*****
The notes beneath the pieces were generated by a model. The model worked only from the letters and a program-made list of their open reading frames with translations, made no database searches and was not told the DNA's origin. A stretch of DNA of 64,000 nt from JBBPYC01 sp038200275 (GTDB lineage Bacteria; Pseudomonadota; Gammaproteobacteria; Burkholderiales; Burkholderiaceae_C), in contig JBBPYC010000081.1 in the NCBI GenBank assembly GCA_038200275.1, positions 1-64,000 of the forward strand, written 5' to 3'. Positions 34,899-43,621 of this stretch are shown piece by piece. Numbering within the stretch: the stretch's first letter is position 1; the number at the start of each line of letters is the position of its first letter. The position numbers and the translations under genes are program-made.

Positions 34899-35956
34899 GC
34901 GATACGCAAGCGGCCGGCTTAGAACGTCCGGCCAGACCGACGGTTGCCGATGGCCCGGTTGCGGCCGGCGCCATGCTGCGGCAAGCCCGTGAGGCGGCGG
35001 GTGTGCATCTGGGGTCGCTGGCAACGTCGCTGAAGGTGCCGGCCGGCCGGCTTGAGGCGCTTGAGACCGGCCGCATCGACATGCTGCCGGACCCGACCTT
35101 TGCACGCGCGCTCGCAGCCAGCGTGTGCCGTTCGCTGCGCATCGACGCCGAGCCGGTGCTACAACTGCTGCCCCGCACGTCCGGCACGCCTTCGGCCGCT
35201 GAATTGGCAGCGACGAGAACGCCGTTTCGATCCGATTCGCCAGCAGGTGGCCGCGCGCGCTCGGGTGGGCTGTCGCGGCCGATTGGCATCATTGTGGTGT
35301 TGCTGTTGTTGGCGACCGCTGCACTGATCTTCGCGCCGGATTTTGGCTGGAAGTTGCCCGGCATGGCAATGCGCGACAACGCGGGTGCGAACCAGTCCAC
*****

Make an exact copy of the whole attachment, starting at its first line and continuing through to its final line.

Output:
The notes beneath the pieces were generated by a model. The model worked only from the letters and a program-made list of their open reading frames with translations, made no database searches and was not told the DNA's origin. A stretch of DNA of 64,000 nt from JBBPYC01 sp038200275 (GTDB lineage Bacteria; Pseudomonadota; Gammaproteobacteria; Burkholderiales; Burkholderiaceae_C), in contig JBBPYC010000081.1 in the NCBI GenBank assembly GCA_038200275.1, positions 1-64,000 of the forward strand, written 5' to 3'. Positions 34,899-43,621 of this stretch are shown piece by piece. Numbering within the stretch: the stretch's first letter is position 1; the number at the start of each line of letters is the position of its first letter. The position numbers and the translations under genes are program-made.

Positions 34899-35956
34899 GC
34901 GATACGCAAGCGGCCGGCTTAGAACGTCCGGCCAGACCGACGGTTGCCGATGGCCCGGTTGCGGCCGGCGCCATGCTGCGGCAAGCCCGTGAGGCGGCGG
35001 GTGTGCATCTGGGGTCGCTGGCAACGTCGCTGAAGGTGCCGGCCGGCCGGCTTGAGGCGCTTGAGACCGGCCGCATCGACATGCTGCCGGACCCGACCTT
35101 TGCACGCGCGCTCGCAGCCAGCGTGTGCCGTTCGCTGCGCATCGACGCCGAGCCGGTGCTACAACTGCTGCCCCGCACGTCCGGCACGCCTTCGGCCGCT
35201 GAATTGGCAGCGACGAGAACGCCGTTTCGATCCGATTCGCCAGCAGGTGGCCGCGCGCGCTCGGGTGGGCTGTCGCGGCCGATTGGCATCATTGTGGTGT
35301 TGCTGTTGTTGGCGACCGCTGCACTGATCTTCGCGCCGGATTTTGGCTGGAAGTTGCCCGGCATGGCAATGCGCGACAACGCGGGTGCGAACCAGTCCAC